Mathias Guérineau PhD defense
From diffusion and transfer models to deployment of innovation: a new conceptualization of the downstream phase of the innovation processes of multinational firms.
Thesis to be defended on the 11th of December at 9:15 am and it will take place at ENSTA, Palaiseau.
In a context of increased globalization and the rise of new forces from so-called emerging markets, multinational corporations (MNCs) have developed new innovation strategies. In particular, one of the most considerable transformations has taken place in their innovation processes. MNCs must now face a multiplication of sources of innovation in terms of research and development (upstream phase of the innovation process). They also have to seize all the opportunities for commercialization and appropriation of innovations on a global scale (downstream phase) through their subsidiaries’ network. The upstream phase of this process is complex and iterative in nature because of the integration of multiple and geographically dispersed knowledge. The result of this peculiarity of the MNC’s innovation process is the embededness of innovation at a local level. This embedding makes the downstream phase also complex, not just a marketing process. Up to now the downstream phase has been centrally conceptualized and disembodied from an organizational point of view through the concepts of diffusion and transfer. These approaches do not capture changes in the MNC’s innovation process and do not succed to frame empirical phenomena such as reverse innovation or the specialisation of subsidiaries in certain phases of the innovation process. It is through the study of a unique case, a large French MNC that we explored and analyzed this downstream phase. Thanks to this work, we have defined an integrative framework: the deployment of innovations. It is a process that includes sequencing of the commercialization of an innovation by subsidiaries located in differentiated local contexts and requiring each time to be adapted. This deployment is thus both spatial, because the innovation is utilized in different geographies, and temporal, because adaptations may take place over time. Deployment is therefore a concept that has a descriptive scope (understanding the downstream phase) but can also be utilized by companies (the means to be implemented to optimize this downstream phase). Our main results are based on three levels of analysis. First, at the level of deployment projects and communities to better understand the articulation of deployment between the organization and individuals. Then we put the stress on the skills needed for deployment with the idea that the MNCs must now think of a project deployment function. Finally, on the innovation strategy of MNCs, where we put the role of headquarter and subsidiaries in perspective.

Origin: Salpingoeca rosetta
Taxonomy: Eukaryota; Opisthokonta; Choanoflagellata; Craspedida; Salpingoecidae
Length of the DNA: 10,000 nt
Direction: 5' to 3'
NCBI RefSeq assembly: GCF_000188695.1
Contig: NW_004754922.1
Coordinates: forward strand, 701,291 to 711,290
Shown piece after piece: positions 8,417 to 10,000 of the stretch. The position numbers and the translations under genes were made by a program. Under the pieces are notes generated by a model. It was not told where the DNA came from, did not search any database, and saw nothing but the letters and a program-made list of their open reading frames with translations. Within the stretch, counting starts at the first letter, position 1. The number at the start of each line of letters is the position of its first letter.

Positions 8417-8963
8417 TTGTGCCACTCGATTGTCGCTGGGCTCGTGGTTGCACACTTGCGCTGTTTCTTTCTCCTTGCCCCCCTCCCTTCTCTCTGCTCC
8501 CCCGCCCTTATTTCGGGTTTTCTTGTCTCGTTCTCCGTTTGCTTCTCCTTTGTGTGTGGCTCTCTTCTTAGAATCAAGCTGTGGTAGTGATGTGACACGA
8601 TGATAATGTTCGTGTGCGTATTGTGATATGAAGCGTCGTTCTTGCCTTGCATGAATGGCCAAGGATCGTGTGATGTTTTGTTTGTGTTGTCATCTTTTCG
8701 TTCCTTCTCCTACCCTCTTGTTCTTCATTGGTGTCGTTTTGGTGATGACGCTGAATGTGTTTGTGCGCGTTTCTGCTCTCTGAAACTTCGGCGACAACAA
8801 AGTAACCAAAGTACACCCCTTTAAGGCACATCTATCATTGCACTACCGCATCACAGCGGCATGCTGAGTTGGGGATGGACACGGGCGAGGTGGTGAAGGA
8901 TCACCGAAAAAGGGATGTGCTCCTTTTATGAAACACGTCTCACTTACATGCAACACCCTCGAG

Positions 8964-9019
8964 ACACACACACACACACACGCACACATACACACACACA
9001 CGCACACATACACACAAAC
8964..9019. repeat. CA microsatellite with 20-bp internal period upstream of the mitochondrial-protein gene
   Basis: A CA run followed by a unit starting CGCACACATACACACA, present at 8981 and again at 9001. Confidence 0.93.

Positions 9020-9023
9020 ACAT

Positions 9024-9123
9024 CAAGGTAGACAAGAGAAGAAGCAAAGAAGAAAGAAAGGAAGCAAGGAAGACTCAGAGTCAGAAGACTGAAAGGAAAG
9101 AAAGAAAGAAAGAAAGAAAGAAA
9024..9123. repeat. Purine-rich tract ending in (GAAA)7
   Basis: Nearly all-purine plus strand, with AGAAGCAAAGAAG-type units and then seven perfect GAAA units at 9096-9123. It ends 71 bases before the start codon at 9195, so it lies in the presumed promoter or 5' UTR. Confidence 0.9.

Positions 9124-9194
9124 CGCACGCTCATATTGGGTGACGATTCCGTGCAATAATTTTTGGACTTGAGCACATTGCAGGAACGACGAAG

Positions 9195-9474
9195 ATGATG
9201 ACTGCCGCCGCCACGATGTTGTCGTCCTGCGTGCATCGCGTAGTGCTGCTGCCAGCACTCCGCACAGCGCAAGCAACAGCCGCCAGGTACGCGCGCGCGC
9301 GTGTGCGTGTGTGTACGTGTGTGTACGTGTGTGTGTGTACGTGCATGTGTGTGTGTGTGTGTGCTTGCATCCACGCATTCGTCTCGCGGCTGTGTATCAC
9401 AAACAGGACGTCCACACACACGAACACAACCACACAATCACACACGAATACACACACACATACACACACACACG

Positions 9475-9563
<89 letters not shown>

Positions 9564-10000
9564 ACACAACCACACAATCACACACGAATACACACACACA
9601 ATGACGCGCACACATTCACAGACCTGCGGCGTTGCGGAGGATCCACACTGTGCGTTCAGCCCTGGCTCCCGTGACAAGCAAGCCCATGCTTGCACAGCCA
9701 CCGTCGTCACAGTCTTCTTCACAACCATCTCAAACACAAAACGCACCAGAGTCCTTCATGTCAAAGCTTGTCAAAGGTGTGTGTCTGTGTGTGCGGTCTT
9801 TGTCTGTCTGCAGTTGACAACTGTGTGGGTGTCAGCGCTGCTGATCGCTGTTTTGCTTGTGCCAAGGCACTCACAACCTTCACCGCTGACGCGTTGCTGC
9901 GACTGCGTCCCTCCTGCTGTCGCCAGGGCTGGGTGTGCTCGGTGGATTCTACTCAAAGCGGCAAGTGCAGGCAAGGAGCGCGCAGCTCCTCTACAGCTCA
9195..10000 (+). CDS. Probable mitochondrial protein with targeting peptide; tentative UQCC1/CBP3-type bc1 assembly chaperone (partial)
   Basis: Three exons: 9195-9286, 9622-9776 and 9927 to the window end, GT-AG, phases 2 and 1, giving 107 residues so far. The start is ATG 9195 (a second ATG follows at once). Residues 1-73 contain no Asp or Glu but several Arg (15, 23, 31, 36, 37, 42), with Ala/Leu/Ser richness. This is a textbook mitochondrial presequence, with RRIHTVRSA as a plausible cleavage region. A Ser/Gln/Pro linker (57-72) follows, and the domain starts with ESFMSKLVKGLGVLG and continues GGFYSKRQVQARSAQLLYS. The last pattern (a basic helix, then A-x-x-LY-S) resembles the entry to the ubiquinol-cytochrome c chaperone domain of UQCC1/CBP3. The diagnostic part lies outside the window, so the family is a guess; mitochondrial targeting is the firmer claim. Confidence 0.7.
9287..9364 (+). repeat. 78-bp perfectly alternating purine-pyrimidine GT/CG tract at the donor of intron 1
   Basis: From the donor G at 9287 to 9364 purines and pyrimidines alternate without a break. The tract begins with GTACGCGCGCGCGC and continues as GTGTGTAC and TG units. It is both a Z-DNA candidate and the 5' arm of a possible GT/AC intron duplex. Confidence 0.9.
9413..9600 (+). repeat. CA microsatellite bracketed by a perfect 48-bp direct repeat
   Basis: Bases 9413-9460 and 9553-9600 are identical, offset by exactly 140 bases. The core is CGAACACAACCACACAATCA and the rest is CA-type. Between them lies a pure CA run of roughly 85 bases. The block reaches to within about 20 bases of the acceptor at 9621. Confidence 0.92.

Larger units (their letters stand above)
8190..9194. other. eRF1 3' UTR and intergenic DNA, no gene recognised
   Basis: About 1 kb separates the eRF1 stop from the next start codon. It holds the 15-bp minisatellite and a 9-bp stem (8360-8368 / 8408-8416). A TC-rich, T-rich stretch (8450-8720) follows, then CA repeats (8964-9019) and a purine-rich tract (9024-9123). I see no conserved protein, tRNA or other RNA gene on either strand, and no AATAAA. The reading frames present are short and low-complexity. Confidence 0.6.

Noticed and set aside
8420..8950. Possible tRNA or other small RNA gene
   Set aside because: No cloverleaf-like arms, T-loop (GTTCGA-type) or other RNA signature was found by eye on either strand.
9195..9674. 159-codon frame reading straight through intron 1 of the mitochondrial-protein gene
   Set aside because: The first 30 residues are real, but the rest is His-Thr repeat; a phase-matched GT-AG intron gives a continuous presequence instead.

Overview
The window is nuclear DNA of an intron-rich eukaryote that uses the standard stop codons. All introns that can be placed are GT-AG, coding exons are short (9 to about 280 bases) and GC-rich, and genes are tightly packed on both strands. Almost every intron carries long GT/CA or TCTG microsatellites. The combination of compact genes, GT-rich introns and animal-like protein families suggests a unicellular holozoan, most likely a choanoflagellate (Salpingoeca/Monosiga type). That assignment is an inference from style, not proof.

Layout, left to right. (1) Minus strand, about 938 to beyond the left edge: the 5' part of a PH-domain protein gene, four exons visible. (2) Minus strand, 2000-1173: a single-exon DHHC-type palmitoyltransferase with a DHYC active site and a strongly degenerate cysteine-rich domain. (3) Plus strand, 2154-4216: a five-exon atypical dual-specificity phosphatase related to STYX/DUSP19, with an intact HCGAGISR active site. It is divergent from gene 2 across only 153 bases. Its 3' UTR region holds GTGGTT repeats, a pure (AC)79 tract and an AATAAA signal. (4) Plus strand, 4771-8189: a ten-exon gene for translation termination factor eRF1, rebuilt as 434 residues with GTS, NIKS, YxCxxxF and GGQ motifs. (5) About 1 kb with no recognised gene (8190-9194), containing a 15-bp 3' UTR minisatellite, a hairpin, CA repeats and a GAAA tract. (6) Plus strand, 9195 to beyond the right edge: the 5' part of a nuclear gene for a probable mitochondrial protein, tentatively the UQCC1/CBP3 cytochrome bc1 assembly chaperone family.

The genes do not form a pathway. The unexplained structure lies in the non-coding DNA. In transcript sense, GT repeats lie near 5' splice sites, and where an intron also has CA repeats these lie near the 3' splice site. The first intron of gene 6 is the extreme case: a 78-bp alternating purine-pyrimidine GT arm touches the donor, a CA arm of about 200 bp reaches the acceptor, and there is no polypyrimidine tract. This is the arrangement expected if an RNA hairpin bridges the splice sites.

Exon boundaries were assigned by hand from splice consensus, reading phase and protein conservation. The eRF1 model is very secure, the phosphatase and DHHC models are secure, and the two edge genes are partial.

Composition du jury:
|Sylvie Chevrier||Professeur des Universités, Université Paris-Est Marne-la-Vallée (IRG)||rapporteur|
|Frédéric Gautier||Professeur des Universités, IAE de Paris (GREGOR)||rapporteur|
|Ulrike Mayrhofer||Professeur des Universités, IAE de Lyon (Centre de recherche Magellan)||examinateur|
|Pascal Corbel||Professeur des Universités, Université Paris Sud (RITM)||examinateur|
|Florence Charue-Duboc||Directeur de recherche, Ecole Polytechnique-CNRS (I3-CRG)||directeur de thèse|
|Sihem Ben Mahmoud-Jouini||Professeur associé, HEC Paris (CNRS-GREGHEC)||co-directeur de thèse|